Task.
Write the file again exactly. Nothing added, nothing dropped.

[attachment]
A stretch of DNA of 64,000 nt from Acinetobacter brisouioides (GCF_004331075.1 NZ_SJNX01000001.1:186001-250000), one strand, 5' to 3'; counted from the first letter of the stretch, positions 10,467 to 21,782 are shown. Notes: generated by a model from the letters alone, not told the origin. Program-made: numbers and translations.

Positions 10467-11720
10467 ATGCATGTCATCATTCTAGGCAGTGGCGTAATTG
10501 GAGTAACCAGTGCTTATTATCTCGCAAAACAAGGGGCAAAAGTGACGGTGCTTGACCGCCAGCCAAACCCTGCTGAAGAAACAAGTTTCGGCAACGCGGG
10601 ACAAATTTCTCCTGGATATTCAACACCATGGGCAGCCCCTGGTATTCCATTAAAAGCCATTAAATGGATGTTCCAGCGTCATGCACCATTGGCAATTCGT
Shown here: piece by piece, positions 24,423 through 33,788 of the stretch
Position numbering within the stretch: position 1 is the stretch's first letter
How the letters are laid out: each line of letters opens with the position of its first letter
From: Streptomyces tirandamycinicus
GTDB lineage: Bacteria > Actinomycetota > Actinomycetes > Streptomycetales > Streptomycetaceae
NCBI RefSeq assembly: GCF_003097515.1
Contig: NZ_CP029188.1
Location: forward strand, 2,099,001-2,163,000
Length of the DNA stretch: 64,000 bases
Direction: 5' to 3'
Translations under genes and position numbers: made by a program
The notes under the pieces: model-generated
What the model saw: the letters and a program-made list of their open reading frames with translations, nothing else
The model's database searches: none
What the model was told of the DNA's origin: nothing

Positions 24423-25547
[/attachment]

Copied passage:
A stretch of DNA of 64,000 nt from Acinetobacter brisouioides (GCF_004331075.1 NZ_SJNX01000001.1:186001-250000), one strand, 5' to 3'; counted from the first letter of the stretch, positions 10,467 to 21,782 are shown. Notes: generated by a model from the letters alone, not told the origin. Program-made: numbers and translations.

Positions 10467-11720
10467 ATGCATGTCATCATTCTAGGCAGTGGCGTAATTG
10501 GAGTAACCAGTGCTTATTATCTCGCAAAACAAGGGGCAAAAGTGACGGTGCTTGACCGCCAGCCAAACCCTGCTGAAGAAACAAGTTTCGGCAACGCGGG
10601 ACAAATTTCTCCTGGATATTCAACACCATGGGCAGCCCCTGGTATTCCATTAAAAGCCATTAAATGGATGTTCCAGCGTCATGCACCATTGGCAATTCGT
Shown here: piece by piece, positions 24,423 through 33,788 of the stretch
Position numbering within the stretch: position 1 is the stretch's first letter
How the letters are laid out: each line of letters opens with the position of its first letter
From: Streptomyces tirandamycinicus
GTDB lineage: Bacteria > Actinomycetota > Actinomycetes > Streptomycetales > Streptomycetaceae
NCBI RefSeq assembly: GCF_003097515.1
Contig: NZ_CP029188.1
Location: forward strand, 2,099,001-2,163,000
Length of the DNA stretch: 64,000 bases
Direction: 5' to 3'
Translations under genes and position numbers: made by a program
The notes under the pieces: model-generated
What the model saw: the letters and a program-made list of their open reading frames with translations, nothing else
The model's database searches: none
What the model was told of the DNA's origin: nothing

Positions 24423-25547